Then, the Hayward Field crowd literally stood to their feet, because it was my last race. I had been announcing this final tour, and they gave me a standing ovation. It was like a 'great job for your whole career.' And it was one of the most special moments of my career, because it really reminded me that this race wasn't how my career was going to be remembered. I had done so much up to that point, and it was just a bittersweet moment for me to be acknowledged in that way. 

And then, I ended up going to Rio anyway with NBC.

Trey Hardee: The first one that comes to mind is 2004. I showed up in Sacramento [for Trials] just weeks after realizing, 'Oh, I qualified for the Olympic Trials?' I got my [butt] handed to me by Olympic medalists, world champions, future Olympic gold medalists.

The conversations I had the night the decathlon ended with my coach and my family was when the engine started, and it was like that ignition switch of, 'I can do this. Those guys aren't going to beat me ever again.' That just started that whole 15-year journey to where I ended up.

Ato Boldon: Trials are a bit different for me. I've been going to them since ‘96, but I never participated in them. But because I get to see them from 30,000 feet, the U.S. Olympic Trials are magical.

First of all, everybody's crying. If you made the team, you're crying. If you didn't make the team, you’re also crying, probably even louder. The Trials are like if you could watch somebody try out for the Lakers or the Kansas City Chiefs, or whatever your favorite sporting organization is. This gets forgotten by a lot of people, but not by me.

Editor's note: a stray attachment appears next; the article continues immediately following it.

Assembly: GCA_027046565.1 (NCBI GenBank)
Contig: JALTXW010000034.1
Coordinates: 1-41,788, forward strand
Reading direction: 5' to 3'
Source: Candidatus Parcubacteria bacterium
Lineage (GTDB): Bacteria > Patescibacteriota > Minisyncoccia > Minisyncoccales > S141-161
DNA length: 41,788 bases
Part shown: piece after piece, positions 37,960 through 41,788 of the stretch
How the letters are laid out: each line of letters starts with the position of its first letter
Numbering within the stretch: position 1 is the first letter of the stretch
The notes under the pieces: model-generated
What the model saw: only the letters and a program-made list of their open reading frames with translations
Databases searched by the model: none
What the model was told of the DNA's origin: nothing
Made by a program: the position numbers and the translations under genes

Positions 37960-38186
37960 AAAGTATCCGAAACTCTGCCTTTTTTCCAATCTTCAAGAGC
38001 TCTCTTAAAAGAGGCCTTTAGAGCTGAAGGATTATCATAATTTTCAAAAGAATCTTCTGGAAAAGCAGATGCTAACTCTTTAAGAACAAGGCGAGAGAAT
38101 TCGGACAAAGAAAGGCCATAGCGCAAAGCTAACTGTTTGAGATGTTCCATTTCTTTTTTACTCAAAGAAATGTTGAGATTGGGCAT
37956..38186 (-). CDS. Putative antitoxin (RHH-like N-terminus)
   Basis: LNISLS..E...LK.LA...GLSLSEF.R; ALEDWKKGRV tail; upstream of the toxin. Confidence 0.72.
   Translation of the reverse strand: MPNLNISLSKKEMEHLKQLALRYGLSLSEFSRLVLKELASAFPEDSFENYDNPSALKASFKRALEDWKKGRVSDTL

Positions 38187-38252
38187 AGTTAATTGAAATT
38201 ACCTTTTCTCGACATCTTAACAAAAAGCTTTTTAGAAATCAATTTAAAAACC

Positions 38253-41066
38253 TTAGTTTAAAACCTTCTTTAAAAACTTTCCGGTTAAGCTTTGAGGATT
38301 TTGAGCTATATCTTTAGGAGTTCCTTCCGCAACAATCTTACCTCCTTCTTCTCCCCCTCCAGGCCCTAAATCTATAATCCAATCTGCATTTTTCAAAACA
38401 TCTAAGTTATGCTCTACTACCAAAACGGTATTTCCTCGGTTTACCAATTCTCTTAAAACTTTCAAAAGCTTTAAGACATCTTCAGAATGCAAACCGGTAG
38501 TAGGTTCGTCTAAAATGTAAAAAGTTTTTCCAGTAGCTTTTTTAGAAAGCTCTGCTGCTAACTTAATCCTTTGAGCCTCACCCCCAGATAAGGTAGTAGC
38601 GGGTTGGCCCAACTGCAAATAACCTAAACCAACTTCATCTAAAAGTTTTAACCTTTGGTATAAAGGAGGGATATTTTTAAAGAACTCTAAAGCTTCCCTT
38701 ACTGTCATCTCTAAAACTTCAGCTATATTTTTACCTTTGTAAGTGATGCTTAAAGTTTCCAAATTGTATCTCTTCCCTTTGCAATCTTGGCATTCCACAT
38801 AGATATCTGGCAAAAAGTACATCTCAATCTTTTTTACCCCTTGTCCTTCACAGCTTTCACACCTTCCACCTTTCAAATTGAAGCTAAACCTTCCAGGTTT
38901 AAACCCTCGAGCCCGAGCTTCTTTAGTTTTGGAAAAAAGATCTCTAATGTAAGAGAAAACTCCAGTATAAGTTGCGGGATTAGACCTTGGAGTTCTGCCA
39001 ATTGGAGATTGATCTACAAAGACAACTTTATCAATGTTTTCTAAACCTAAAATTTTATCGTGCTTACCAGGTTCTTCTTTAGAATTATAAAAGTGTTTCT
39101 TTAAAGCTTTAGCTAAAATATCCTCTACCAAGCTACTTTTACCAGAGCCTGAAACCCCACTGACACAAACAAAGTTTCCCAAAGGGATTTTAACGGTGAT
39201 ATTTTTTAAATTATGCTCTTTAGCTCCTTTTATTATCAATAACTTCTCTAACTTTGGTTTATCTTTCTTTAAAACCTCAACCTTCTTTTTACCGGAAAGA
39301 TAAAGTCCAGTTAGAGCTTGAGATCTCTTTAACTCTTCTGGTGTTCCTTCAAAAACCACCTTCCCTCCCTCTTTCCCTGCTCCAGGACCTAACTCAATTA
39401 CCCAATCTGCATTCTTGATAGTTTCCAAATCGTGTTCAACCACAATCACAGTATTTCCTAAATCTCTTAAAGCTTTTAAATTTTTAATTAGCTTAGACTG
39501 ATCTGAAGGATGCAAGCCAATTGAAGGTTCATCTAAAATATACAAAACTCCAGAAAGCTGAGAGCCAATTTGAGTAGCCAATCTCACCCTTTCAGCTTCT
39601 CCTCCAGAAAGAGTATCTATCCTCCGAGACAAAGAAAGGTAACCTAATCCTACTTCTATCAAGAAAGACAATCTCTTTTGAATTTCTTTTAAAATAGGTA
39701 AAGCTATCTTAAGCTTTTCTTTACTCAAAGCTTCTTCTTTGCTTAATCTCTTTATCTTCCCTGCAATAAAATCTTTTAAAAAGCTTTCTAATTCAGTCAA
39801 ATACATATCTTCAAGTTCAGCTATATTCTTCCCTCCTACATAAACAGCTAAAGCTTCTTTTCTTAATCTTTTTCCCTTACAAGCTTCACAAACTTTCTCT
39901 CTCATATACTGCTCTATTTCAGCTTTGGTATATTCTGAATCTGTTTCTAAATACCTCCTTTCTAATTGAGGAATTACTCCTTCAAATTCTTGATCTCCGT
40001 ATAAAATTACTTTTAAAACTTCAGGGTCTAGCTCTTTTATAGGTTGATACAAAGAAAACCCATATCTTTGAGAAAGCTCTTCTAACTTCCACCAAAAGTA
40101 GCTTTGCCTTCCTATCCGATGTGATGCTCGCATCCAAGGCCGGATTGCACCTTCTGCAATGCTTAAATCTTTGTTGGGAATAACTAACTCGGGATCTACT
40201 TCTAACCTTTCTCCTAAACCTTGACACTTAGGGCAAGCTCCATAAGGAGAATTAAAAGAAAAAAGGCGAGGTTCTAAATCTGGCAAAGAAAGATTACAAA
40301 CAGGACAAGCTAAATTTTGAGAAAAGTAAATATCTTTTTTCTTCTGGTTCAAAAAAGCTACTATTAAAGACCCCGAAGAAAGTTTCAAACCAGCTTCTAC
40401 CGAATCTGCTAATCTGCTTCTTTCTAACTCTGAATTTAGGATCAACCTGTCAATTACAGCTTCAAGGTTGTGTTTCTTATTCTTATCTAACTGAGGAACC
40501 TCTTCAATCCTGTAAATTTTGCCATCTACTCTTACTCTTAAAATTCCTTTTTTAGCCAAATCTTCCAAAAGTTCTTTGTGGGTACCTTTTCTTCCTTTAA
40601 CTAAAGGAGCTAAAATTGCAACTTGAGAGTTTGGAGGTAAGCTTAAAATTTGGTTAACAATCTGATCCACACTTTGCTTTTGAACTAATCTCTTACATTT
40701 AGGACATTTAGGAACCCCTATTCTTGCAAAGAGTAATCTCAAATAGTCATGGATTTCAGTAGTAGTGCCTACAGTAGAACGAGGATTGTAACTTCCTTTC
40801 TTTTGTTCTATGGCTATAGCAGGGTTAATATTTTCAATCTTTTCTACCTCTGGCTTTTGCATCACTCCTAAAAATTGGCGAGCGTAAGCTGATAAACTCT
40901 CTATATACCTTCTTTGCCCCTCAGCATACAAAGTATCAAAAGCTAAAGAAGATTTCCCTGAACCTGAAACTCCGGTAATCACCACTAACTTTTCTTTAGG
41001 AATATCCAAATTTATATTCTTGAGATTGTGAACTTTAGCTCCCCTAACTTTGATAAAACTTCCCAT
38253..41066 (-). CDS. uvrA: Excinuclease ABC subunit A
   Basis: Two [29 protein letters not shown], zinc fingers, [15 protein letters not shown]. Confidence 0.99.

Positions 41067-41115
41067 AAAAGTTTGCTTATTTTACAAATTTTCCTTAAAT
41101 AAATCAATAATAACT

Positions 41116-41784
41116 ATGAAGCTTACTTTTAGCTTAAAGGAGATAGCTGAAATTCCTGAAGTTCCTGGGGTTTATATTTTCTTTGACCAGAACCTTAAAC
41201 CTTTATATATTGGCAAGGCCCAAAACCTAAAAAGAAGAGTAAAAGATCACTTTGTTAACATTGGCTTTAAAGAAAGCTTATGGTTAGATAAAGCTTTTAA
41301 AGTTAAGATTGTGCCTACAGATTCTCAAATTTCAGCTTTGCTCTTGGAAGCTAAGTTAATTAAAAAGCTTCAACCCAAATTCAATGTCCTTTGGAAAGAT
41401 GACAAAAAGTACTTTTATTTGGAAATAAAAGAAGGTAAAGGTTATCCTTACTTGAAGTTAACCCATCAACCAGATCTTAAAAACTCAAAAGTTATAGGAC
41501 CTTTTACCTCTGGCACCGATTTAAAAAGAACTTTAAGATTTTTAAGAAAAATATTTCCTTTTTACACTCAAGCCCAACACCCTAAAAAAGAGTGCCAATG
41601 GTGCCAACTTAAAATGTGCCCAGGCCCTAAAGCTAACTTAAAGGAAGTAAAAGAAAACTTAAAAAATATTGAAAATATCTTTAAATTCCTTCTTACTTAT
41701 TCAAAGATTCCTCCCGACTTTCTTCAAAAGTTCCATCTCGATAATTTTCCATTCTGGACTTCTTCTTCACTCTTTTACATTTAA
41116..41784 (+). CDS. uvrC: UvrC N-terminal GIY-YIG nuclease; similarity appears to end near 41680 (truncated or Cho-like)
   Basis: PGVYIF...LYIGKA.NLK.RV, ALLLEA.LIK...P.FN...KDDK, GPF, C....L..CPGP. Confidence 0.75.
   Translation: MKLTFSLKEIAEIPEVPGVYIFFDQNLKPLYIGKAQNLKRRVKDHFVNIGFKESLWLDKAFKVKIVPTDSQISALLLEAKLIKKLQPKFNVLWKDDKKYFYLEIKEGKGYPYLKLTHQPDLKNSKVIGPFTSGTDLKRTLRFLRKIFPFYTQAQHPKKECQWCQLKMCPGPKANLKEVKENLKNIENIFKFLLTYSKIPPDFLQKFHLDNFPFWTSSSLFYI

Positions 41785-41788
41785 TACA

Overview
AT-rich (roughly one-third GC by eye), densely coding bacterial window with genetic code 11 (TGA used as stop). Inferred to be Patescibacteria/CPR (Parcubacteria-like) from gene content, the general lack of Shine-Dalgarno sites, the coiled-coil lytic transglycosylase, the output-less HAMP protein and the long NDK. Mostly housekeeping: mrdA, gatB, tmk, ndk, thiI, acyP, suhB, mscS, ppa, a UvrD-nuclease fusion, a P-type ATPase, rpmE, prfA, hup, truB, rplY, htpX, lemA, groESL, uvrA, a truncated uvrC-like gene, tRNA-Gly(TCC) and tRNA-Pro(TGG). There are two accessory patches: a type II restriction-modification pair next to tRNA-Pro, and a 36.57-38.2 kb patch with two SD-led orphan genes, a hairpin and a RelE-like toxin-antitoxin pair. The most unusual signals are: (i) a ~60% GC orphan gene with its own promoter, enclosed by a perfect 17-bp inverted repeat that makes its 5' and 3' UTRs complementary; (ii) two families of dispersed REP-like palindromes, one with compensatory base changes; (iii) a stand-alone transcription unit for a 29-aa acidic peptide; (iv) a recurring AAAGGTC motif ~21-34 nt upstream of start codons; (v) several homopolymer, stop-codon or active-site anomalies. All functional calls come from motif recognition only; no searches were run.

The United States track and field team is the No. 1 track and field team in the world. It's the hardest team to make, and yet you get to see these people who are famous names and not-so-famous names. So it could be a Sanya Richards-Ross. It could be a Trey Hardee. It could be a Noah Lyles, but it could also be a Mckenzie Long from Ole Miss. The more I look at her, I think she's got a good chance to make this team in the same way that Anavia Battle from Ohio State beat Allyson Felix in 2021 to make the Tokyo Olympic Games.

The thing that I love the most about the Trials is all you get is a bib and a lane, and it doesn't matter who you are.

SRR: Oh, yeah.

AB: And of course, I've lived through some of the disasters, right? Like Sha’Carri Richardson not making it all the way because of her issues (note: Richardson was ruled ineligible for the Tokyo Olympic 100m due to a suspension for cannabis use). You’re guaranteed drama. It's the toughest team in the world to make. And it’s unlike any other Olympic team on Earth. It’s the most diplomatic. If you finish in the top three and have the qualifying standard, you go. If you don't, you're home.